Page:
Still, contrary to what Woodward claims, foreign visitors to Bethelehem are not "whisked in and out"--certainly not, as he implies, by Israel. They are free to roam as they please, unless the uniformed Palestinian Authority policemen patrolling the streets say otherwise.

Bethlehem, Woodward writes, “has historically been one place where Muslim-Christian relations have been remarkably friendly.” Not even close. The annual Christmas celebration in Manger Square outside the Church of the Nativity is invariably greeted by the organized intrusion of local Muslims in collusion with the authorities, whether it is giant posters of Arafat plastered throughout the square, Muslims from the adjacent mosque (in Bethlehem as elsewhere in the Holy Land, a mosque has been deliberately set down next to a Christian shrine) holding their prayers outside in the middle of the festivities, or the Palestinian Authority preventing Christians from putting up decorative lighting. For more examples of such brotherly love, see David Hazony's post on contentions from last week.

A final insult, writes Woodward, is that “urban Bethlehem finds itself encircled by Israeli settlements.” “From the Church of the Nativity, Christians can . . . look out on Har Homa (‘Wall Mountain’), a verdant Jewish settlement on a hillside that was formerly Christian land."

Jewish settlements near Bethlehem are neither new nor "encircling." The territory south and east of the city is overwhelmingly Area A--i.e., Palestinian. Jerusalem lies several kilometers to the north; to the west is the Etzion Bloc, which contains a number of Jewish villages as well as Arab ones. The Jewish population in the bloc, resettled shortly after the Six Day war, has grown over the years, but title to the land on which Jewish villages are built is not disputed. Nor does the bloc flank Bethlehem: the terrain is hilly and open, and urban Bethlehem is barely visible from most points.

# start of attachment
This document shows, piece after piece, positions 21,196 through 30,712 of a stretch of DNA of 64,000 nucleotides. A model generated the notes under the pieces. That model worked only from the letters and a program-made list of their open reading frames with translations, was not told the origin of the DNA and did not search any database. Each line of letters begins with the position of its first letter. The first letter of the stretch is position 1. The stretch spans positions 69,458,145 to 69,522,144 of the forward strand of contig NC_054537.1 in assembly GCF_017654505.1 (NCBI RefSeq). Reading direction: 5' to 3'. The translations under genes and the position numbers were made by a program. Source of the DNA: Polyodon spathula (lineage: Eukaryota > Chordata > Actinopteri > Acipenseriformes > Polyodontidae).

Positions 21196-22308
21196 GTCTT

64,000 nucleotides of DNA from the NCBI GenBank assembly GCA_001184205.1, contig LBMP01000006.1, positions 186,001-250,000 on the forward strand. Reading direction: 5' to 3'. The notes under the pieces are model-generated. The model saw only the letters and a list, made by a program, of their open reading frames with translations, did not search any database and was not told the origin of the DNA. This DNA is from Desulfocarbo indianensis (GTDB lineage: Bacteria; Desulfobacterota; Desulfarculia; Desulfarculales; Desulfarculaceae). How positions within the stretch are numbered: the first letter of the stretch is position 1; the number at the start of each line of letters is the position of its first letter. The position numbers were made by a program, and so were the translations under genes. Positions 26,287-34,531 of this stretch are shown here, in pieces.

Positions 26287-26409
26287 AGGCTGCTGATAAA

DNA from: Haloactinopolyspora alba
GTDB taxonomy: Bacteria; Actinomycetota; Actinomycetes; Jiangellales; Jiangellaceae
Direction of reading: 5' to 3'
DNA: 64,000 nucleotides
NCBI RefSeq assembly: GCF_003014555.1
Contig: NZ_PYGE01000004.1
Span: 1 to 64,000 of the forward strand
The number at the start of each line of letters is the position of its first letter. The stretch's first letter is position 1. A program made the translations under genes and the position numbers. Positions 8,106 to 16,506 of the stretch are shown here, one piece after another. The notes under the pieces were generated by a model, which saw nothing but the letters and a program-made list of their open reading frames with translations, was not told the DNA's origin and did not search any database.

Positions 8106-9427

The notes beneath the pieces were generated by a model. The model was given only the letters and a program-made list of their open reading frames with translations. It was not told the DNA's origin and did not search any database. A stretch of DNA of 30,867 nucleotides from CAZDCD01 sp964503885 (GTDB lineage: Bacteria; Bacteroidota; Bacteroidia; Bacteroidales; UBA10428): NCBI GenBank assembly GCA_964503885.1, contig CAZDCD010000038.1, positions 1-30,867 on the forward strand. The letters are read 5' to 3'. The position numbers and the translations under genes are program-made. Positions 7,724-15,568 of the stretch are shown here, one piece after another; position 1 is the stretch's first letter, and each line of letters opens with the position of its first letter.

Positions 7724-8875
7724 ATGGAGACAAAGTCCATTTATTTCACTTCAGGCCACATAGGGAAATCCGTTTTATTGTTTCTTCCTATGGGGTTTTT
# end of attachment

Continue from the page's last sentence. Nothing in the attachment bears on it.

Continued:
As for Har Homa: though the subject of much artificial controversy, it is part of the Jerusalem municipality, it is not "verdant," and the hilltop on which it is situated was acquired by the Israeli government through eminent domain, upheld by Israel’s Supreme Court. Most of the acreage belonged not to Christians but to Jews, and none of it was farmland or dwellings. The owners were all compensated.

According to Woodward, Israel's security wall "is being completed around Beit Jala, separating this Christian village from 70 percent of its lands, which are mostly owned by Christian families. Some of the families are attempting to contest the confiscations in court, but construction--and the confiscation--goes on." Likewise, "the Franciscans, the Sisters of Charity, and other religious groups both Roman Catholic and Greek Orthodox have had property confiscated and Christian housing destroyed."

The reason Beit Jala is being walled off from Israel is that it has been the source of repeated mortar attacks against the Jerusalem neighborhood of Gilo. The requisitioning of land for the security fence is no different from what happens in any country when a road or a railway is built, and the owners, who retain title, are being compensated by the government. Israel's civil administration also ensures that landowners have daily access to land on the opposite side of the fence, and has not received complaints on this score.

Mary McCarthy famously remarked of Lillian Hellman that every word she writes is a lie, including “and” and “the.” The same could be said of Kenneth Woodward’s article. The true and elementary fact is that Israel has always gone out of its way to ensure access to the holy sites of all faiths. Even administration of the Temple Mount in Jerusalem, not exactly an insignificant place to Jews, was immediately given over to the Islamic Authority in 1967.

By contrast, when Jerusalem, Hebron, and Bethlehem were held by Jordan between 1948 and 1967, Jews were forbidden to visit the Western Wall, the Cave of the Patriarchs, or Rachel’s Tomb. A decade ago, when the Palestinians took over Nablus, it was not long before Joseph's Tomb was desecrated. And when Israeli settlers exited from Gaza two years ago, the synagogue they left behind was torched. In areas governed by the Palestinians, it is unthinkable that Jews should be allowed to worship, let alone to live.

The purpose of Woodward’s libel is clear: to persuade American Christians, the last firm bastion of support for Israel in the Western world, that Israel lacks the quality of mercy, and is unworthy of their support. Among Israel’s enemies, this has become a familiar trope in recent years. Distressingly, it has now appeared in the Wall Street Journal, a paper with a long and distinguished record in defense of Israel. One can only hope it was but a momentary slip in what has been, elsewhere, a famously low season for honest journalism.





      Convert to boldConvert to italicConvert to link